Local citizens and scientists have amassed large amounts of information on Ann Arbor’s 1,4-Dioxane plume. Locally sourced information has been invaluable since University of Michigan student Dan Bicknell first discovered the plume.  It has continued with 23 years of data collection by Roger Rayle of Scio Residents for Safe Water.  Has the information been put to good use?  Has it informed decision-makers?  In this installment of WEMU’s “The Green Room,” Barbara Lucas continues her exploration of this ongoing issue. 


Barbara Lucas / 89.1 WEMU

For over ten years, the cleanup criterion for 1,4-Dioxane in Michigan has been 85 ppb.  This is in spite of the fact that in 2010, the EPA in recommended 3.5 ppb as the screening level for a one in 100,000 cancer risk. Finally, the Michigan DEQ has proposed a safer limit:  7.2 ppb.  Today—Earth Day—WEMU’s “The Green Room” looks a how this may affect Ann Arbor’s groundwater cleanup.


Barbara Lucas / 89.1 WEMU

In the past two decades, Michigan’s dioxane standards have seen extremes, going from 3 to 85 parts per billion (ppb).  Now 7.2 ppb is being proposed by the MDEQ.  Other states' standards are all over the map.  The EPA’s current recommended levels for dioxane exposure vary greatly as well, depending on multiple factors.   In this installment of WEMU’s “The Green Room,” Barbara Lucas looks at some reasons why it is so hard to come up with uniform guidelines for safe levels of dioxane.


Roger Rayle / Scio Residents for Safe Water

Since 1995, 4,000 prohibition zones have been put in place in Michigan to “manage risk,” i.e. prevent people from coming into contact with contaminated soil or water.  In this installment of WEMU’s “The Green Room,” Barbara Lucas looks at how the balance between cleaning up pollution versus managing the risk is playing out when it comes to the Ann Arbor area's 1.4 dioxane plume. 


Roger Rayle / Scio Residents for Safe Water

Over the next few months, WEMU's environmental feature, 'The Green Room.' will focus exclusively on the 1,4 dioxane plume that is impacting groundwater in the Ann Arbor area. Following last week's initial report looking at how another major city is handling its dioxane issues, we take the next step in exploring whether solutions in Tuscon, Arizona might work here. 


Barbara Lucas / 89.1 WEMU

80 percent of Americans drink coffee, and global consumption is projected to rise by 25% in the next five years.  Some is sustainably-grown, some isn’t—and impacts can add up.  In this installment of 89.1 WEMU’s “The Green Room,” Barbara Lucas explores how the price of coffee can affect far more than your wallet.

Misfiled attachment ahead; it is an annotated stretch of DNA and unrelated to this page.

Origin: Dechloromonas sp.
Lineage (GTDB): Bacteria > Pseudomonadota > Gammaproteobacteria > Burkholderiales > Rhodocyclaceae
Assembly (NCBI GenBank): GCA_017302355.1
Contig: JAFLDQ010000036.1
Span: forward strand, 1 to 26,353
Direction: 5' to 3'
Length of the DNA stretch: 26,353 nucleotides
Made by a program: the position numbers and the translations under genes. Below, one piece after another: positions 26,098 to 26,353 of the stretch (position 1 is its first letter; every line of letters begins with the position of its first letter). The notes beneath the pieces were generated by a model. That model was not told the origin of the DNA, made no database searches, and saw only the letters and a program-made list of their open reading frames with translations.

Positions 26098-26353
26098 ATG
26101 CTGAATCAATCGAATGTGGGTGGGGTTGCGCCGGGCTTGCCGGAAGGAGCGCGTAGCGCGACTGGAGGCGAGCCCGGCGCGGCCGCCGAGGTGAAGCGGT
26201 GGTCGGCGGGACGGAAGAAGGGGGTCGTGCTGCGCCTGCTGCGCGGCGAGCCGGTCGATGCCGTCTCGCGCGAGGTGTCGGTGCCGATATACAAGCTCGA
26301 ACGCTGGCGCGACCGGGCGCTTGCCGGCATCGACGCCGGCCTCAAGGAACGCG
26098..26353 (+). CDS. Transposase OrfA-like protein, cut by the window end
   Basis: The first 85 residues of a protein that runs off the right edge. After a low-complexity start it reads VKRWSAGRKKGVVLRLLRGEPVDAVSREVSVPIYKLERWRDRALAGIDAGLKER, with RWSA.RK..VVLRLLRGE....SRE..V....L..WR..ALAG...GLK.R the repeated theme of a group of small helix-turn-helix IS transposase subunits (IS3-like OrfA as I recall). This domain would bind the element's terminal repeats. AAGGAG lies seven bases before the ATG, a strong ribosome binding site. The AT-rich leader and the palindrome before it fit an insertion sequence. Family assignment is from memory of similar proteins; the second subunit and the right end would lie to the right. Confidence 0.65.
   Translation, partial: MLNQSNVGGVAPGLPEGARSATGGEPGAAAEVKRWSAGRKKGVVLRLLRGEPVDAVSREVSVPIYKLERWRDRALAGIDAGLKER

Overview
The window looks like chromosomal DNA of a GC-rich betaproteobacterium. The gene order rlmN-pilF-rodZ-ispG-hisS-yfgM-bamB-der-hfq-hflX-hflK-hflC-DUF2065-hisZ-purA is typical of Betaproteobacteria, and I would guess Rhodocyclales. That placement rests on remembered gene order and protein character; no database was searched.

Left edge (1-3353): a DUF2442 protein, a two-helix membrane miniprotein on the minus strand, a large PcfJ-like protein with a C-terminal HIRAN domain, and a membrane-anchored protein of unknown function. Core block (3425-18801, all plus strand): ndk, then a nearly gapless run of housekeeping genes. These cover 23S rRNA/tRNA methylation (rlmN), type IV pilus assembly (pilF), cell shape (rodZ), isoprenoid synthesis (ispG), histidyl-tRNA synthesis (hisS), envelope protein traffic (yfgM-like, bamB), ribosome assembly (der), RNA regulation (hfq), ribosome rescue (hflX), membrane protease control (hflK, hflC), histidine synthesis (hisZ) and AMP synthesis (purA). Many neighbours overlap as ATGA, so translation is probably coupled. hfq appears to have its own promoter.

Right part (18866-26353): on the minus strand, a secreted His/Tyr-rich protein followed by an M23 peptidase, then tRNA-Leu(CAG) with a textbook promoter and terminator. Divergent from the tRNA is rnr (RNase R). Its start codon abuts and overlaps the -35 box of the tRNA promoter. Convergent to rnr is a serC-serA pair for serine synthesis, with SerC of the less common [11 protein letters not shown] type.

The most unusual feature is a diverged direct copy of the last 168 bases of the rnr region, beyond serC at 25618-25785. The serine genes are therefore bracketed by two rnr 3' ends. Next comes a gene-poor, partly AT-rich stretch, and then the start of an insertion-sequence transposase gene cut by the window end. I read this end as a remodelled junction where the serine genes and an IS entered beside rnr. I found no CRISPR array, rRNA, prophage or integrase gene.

“Green the Way” Report, Fall 2014: / University of Michigan Urban and Regional Planning Capstone

The Allen Creek Greenway is a three-mile walking and biking trail proposed to run north-south, near the railroad, through downtown Ann Arbor. The city has taken a $200,000 first step, by funding the master plan process. In this installment of 89.1 WEMU’s “The Green Room,” Barbara Lucas explores hopes and dreams for the Greenway, whose proponents say, “It’s about time!” 


Noelle Bowman

While the repeated use of cloth bags makes them a better choice for the environment, the free throwaway bags at checkout are hard to resist.  Is this really a problem?  In this installment of 89.1 WEMU’s “The Green Room,” Barbara Lucas explores why the Washtenaw County Board of Commissioners is looking into a reusable bag ordinance.


Mary Ferguson

Now’s the time of year a few Snowy owls might arrive in Michigan, if we’re lucky.  In this installment of WEMU’s “The Green Room,” Barbara Lucas explores a few of Michigan’s owls:  the dangers they face, and why we should care.


The Detroit Free Press looks in to the story behind Paul McCartney's famous Red Wings decal on his Epiphone Texan acoustic guitar, given to him by former EMU student, Mike Kudzia. The Epiphone Texan retailed for $200 in late 1964, was also manufactured at Gibson Guitar’s Kalamazoo factory.

Barbara Lucas / 89.1 WEMU

Whether honeybees or native bees, local or global—bees are in trouble.  And since nearly a hundred of our crops are pollinated by them, their trouble is our trouble! What can we do?  In this installment of 89.1 WEMU’s “The Green Room,” Barbara Lucas talks with a few of the many people in our local area working to save bees.


Barbara Lucas / 89.1 WEMU

Americans spend less of their household budget on food than do citizens of any other country.  Should we spend more, to reduce long-term impacts to the planet?  How do we decide what products are “greenest,” anyway?  In this installment of 89.1 WEMU’s  The Green Room, Barbara Lucas explores two perspectives regarding the sustainability of foods grown right here in Michigan.


Tubby's

You get a business deal with the Tubby Submarine sandwich company buying the Livonia based "Just Baked" cupcake maker.  Terms of the deal were not disclosed, though several "Just Baked" franchises including the one in Ann Arbor are not part of the deal.  

Barbara Lucas / 89.1 WEMU

Driverless Cars are in the news: On July, 20th, the University of Michigan's Mobility Transformation Center unveiled its test track for connected, automated vehicles. Once thought of as fantasy, driverless cars are real and are being researched right here in our backyard. In this installment of 89.1 WEMU's 'The Green Room,' Barbara Lucas looks at the environmental implications of this cutting edge technology.